Estonia: TB and alcoholism


Ave Peetsman holds her daughter, Karolees, 6, in their home outside Tartu, Estonia.


Ricardo Venturi

TARTU, Estonia – Ave Peetsman grew up among horrible violence in her household. Her parents were alcoholics and their fights, she said, raged on and on. But their battles left more than emotional scars. Mother and father carried drug-resistant strains of tuberculosis, infecting both their children.

 “I saw terrible things as a child,” Peetsman said. “The violence was related to the drinking. What I didn’t know, or didn’t see, was that they also gave me TB.”

In interviews with several TB patients in Estonia, I heard versions of this story over and over: Alcoholics weren’t just passing TB to other alcoholics in homeless shelters or dingy quarters. This wasn’t a disease of just hard-core addicts. The alcoholics were infecting their own children, many of whom harbored the bacteria unknowingly until it began active years later, when they were adults. This time bomb was a cruel twist of a disease that has hung around for millennia.

This report is part of a three-country project by photographer Riccardo Venturi and me at the invitation of the Japanese company Otsuka Pharmaceutical. On these trips, during which we are acting independently, we are looking at the human impact of TB and the different innovations in treatment for patients. In Estonia, we also were joined by Dr. Lee Reichman, a global TB expert and founding executive director of the New Jersey Medical School’s Global Tuberculosis Institute.

“A lot of people think that TB is a disease of alcoholics and drug abusers, people who live alone in single room occupancy buildings,” Reichman said. “But here you see all these young women and men who get multi-drug resistant TB. Their alcoholic father or mother gave it to them.”

In Estonia, 41 percent of the country’s 330 new TB cases last year were patients who were considered alcoholics. Another 7 percent were drug abusers, according to the country’s tracking of TB cases.

“The profile of our cases is all over the place – some are drug users, some alcoholics, and some are young mothers,” said Piret Viiklepp, head of the Estonian Tuberculosis Registry in the National Institute for Health Department. “Many are getting TB from family contact.”

A paper published three years ago in the BMC Public Health journal did a systematic review of studies on whether there was a relationship between alcohol problems and TB and found that alcoholics had a “substantially elevated” risk of getting active TB. “This may be due to both increased risk of infection related to specific social mixing patterns associated with alcohol use, as well as influence on the immune system of alcohol itself and of alcohol related conditions,” the paper concluded.

We met four patients who said in interviews that one or both of their parents were alcoholics. Doctors said in each case that they were virtually certain that the parents infected their children.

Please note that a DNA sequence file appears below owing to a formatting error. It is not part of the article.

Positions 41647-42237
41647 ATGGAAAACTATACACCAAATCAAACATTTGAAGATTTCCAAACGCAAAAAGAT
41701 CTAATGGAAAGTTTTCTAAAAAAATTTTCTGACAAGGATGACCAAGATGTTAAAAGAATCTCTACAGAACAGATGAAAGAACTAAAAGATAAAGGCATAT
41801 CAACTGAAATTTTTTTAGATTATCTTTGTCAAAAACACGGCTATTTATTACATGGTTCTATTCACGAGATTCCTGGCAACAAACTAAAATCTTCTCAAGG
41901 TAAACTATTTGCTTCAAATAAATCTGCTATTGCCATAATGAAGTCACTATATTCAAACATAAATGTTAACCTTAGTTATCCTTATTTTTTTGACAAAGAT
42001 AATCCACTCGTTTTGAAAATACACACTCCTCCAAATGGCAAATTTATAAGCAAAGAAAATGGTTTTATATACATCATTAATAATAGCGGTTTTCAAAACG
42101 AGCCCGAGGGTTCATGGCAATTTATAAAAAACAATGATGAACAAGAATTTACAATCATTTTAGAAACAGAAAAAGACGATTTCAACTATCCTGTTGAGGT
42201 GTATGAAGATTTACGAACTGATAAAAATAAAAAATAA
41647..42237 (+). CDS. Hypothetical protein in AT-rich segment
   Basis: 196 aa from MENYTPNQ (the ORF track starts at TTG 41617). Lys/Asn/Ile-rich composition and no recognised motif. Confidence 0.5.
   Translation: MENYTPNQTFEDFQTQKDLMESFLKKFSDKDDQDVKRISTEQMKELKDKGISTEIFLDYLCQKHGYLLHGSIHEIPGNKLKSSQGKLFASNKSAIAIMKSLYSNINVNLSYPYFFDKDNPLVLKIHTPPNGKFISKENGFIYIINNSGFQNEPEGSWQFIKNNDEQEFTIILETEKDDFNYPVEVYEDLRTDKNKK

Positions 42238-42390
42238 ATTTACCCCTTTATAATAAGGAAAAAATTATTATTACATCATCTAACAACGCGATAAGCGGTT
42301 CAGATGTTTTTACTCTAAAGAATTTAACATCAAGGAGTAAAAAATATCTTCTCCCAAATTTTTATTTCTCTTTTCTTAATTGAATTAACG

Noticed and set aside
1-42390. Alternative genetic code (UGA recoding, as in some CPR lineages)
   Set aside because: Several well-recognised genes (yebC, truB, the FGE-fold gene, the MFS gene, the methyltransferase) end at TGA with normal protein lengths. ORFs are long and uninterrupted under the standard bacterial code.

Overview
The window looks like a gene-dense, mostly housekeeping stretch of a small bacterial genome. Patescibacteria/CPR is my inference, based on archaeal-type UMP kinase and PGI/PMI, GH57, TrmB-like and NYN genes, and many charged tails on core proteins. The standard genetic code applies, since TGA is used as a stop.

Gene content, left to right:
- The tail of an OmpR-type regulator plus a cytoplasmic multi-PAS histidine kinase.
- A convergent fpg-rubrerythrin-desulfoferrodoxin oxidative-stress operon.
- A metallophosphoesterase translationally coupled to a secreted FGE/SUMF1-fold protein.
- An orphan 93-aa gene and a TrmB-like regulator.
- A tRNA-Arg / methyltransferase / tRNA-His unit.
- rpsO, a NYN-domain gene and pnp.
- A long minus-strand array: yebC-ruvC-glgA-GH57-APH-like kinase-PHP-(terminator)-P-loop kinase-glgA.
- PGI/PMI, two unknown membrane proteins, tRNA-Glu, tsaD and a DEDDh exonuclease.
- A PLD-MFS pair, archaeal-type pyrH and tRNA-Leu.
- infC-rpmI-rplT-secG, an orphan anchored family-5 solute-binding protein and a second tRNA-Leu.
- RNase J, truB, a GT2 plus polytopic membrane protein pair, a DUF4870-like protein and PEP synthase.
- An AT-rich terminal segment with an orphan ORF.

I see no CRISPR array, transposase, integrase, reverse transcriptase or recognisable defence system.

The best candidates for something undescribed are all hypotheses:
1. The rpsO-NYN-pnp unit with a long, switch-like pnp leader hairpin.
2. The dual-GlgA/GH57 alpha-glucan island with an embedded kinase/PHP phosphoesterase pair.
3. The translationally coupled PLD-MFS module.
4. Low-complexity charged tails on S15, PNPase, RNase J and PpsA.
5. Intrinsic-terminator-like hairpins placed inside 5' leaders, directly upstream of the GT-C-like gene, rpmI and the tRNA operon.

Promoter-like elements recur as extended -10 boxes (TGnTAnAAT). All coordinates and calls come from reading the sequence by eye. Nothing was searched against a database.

Agnes Nikandrova, 31, who will finish her two years of treatment for multi-drug resistant TB at the end of this month, said her stepfather had tuberculosis. “My stepfather never told me that he had TB,” she said. “I guess he was afraid of the stigma.”

Dr. Manfred Danilovits, head of the Department of Tuberculosis at Tartu University Clinics and a coordinator of the National TB Program, listened to her and nodded knowingly. “In Estonia, this situation is not rare,” he said. “I’ve had patients who say, ‘Don’t tell my wife. Tell her I am being treated for pneumonia.’”

For Peetsman, whose father, mother, and brother all died from TB, her experience with the disease – including how she contracted it – made her even more determined to raise her four children well and in good health.

“I’m always taking care of my children very carefully,” she said. “My children know they have my support every minute and every day.”

Her experience with TB impacted all her children emotionally, she said, but none more than her youngest: her only girl, Karolees, who was three years old when Peetsman was diagnosed with MDR-TB in 2008.

Peetsman went to the hospital when she learned she had TB. Only a few months before, the family cat had been put to sleep by a veterinarian and she had told Karolees that the cat had “gone to see a doctor.” The child’s father told the girl that same thing when Peetsman was hospitalized, and the girl thought her mother would die as well.

“Almost every day she made a drawing for me,” Peetsman said. “Most of them had a girl holding hands with her mother and father next to a house. So we have a really emotional connection. I am actually surprised at how this child can have so many good feelings toward me. For me, she’s the most important person in my life.”

Peetsman finished her TB treatment a year ago. She is cured. “My childhood is very difficult,” she said. “But I feel very lucky right now.”